United Student Aid Funds v. Pena (In re Pena)

155 F.3d 1108 (9th Cir. 1998)



The court uses a three-part test to determine the "undue hardship" required to discharge student loans in bankruptcy pursuant to 11 U.S.C.S. § 523(a)(8)(B): first, the debtor must establish that she cannot maintain, based on current income and expenses, a minimal standard of living for herself and her dependents if forced to repay the loans. Second, the debtor must show that additional circumstances exist indicating that this state of affairs is likely to persist for a significant portion of the repayment period of the student loans. The third prong requires that the debtor has made good faith efforts to repay the loans.


Debtor-Appellees Ernest and Julie Pena sought a bankruptcy court discharge of government insured student loans which were guaranteed by appellant United Student Aid Funds, Inc. (USA Funds). The Penas contended the loans were dischargeable in bankruptcy because payment of them would impose an undue hardship within the meaning of 11 U.S.C. § 523(a)(8)(B). The bankruptcy court agreed and discharged the loans. The BAP affirmed. USA Funds now appeals.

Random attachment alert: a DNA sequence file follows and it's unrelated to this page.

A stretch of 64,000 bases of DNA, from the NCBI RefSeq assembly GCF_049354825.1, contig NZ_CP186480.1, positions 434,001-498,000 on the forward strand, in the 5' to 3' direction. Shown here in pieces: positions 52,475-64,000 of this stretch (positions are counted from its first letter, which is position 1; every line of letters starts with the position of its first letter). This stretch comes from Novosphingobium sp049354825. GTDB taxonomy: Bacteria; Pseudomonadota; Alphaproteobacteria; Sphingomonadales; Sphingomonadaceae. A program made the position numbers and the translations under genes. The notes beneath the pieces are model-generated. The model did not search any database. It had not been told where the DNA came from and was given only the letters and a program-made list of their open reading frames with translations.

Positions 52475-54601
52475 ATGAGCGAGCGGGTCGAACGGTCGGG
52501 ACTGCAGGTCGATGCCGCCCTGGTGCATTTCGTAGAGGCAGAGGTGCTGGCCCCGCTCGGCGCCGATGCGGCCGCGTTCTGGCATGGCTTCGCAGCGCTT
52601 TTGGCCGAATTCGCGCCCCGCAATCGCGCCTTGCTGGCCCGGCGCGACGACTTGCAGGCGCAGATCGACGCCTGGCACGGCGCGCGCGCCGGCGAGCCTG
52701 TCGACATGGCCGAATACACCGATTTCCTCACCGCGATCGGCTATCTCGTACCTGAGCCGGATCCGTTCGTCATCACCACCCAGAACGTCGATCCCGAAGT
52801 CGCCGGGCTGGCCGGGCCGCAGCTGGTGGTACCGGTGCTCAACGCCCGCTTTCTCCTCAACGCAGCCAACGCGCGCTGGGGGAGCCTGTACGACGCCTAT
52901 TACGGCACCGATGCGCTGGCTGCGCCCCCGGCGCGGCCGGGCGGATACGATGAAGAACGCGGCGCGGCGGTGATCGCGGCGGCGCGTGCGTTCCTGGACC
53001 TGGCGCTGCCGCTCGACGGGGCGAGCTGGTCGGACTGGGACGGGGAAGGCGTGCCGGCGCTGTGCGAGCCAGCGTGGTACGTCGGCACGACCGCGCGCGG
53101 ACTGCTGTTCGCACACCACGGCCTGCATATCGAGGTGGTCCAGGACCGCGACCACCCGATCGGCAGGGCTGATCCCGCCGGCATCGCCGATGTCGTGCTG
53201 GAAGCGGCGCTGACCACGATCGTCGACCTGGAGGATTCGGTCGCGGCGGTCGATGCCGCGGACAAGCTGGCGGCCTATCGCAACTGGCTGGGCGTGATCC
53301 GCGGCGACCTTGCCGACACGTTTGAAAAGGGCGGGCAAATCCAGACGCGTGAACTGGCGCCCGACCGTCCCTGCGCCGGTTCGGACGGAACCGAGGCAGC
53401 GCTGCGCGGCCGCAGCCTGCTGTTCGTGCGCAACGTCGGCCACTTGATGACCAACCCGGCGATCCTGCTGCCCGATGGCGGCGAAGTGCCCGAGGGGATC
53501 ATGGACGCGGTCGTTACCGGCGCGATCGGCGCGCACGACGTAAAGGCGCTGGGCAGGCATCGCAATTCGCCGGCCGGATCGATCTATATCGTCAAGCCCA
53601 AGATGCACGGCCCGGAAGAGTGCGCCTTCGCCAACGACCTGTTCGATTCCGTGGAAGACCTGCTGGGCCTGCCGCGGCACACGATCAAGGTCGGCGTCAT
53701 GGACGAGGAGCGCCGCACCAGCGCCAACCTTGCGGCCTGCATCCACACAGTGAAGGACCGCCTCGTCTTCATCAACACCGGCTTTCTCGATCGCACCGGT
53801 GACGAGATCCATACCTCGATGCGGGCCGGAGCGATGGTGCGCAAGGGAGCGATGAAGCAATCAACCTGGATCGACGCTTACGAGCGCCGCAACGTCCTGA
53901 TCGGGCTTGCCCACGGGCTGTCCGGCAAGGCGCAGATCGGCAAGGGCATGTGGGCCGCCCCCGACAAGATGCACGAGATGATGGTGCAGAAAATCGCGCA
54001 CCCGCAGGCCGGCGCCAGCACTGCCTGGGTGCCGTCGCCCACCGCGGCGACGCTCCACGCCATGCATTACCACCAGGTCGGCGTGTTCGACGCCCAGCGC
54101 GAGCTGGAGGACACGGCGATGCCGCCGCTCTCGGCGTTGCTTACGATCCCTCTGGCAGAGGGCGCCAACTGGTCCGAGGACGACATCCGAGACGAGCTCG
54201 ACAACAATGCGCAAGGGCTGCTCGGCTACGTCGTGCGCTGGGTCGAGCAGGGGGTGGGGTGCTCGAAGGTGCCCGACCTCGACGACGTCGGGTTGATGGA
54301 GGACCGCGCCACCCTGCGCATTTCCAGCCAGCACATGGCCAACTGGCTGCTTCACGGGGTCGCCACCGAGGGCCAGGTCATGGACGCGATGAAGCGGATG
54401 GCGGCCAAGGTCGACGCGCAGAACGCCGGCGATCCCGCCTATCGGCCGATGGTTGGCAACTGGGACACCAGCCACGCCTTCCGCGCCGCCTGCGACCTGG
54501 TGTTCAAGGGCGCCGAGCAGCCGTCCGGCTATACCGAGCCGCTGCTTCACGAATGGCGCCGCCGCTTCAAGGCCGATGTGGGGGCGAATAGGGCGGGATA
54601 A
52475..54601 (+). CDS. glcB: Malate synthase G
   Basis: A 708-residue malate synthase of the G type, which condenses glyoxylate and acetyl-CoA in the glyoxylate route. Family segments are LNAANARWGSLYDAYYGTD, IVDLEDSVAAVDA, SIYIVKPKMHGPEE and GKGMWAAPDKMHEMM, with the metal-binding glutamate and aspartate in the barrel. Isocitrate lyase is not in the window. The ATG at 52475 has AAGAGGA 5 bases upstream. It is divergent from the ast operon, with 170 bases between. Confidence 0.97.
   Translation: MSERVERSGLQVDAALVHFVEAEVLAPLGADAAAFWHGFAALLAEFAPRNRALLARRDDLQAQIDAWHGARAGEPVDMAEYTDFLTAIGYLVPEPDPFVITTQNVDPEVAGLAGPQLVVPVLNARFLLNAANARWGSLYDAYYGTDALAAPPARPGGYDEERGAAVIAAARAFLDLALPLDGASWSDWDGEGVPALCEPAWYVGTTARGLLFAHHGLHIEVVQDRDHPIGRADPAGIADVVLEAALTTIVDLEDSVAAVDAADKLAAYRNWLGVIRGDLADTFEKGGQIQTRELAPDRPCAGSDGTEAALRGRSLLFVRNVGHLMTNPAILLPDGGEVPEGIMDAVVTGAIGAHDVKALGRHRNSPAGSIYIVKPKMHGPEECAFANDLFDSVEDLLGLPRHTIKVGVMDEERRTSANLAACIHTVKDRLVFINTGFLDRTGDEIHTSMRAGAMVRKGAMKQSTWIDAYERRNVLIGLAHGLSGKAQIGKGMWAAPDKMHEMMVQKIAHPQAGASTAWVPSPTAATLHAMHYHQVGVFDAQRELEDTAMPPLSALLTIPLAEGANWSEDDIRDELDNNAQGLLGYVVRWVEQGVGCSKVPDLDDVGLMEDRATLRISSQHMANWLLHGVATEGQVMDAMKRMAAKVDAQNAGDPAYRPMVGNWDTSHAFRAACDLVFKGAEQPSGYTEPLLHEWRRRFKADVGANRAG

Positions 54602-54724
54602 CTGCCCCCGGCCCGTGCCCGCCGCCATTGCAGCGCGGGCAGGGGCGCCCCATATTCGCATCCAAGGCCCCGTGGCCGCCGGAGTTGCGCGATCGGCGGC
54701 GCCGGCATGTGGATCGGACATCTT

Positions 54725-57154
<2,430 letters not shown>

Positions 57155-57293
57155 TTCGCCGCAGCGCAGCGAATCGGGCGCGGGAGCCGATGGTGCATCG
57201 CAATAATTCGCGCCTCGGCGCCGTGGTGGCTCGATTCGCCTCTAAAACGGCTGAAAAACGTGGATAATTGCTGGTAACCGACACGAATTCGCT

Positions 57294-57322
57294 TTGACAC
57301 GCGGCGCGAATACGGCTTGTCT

Did payment of the student loans, in this case, impose an undue hardship within the meaning of 11 U.S.C. § 523(a)(8)(B) making them dischargeable?




Adopting a three-part test for determining "undue hardship," the court held that the bankruptcy court did not clearly err in finding that (1) appellees could not, based on their net monthly income, maintain a minimal standard of living and repay their student loans; (2) their unfortunate financial situation, exacerbated by appellee's mental disability and the negligible value of her husband's education, was likely to continue for a substantial portion of the repayment period; and (3) they had made a good-faith attempt to pay the loans. Appellees established "undue hardship" within the meaning of 11 U.S.C.S. § 523(a)(8)(B) and the adopted test; they were entitled to a bankruptcy discharge of their student loans.

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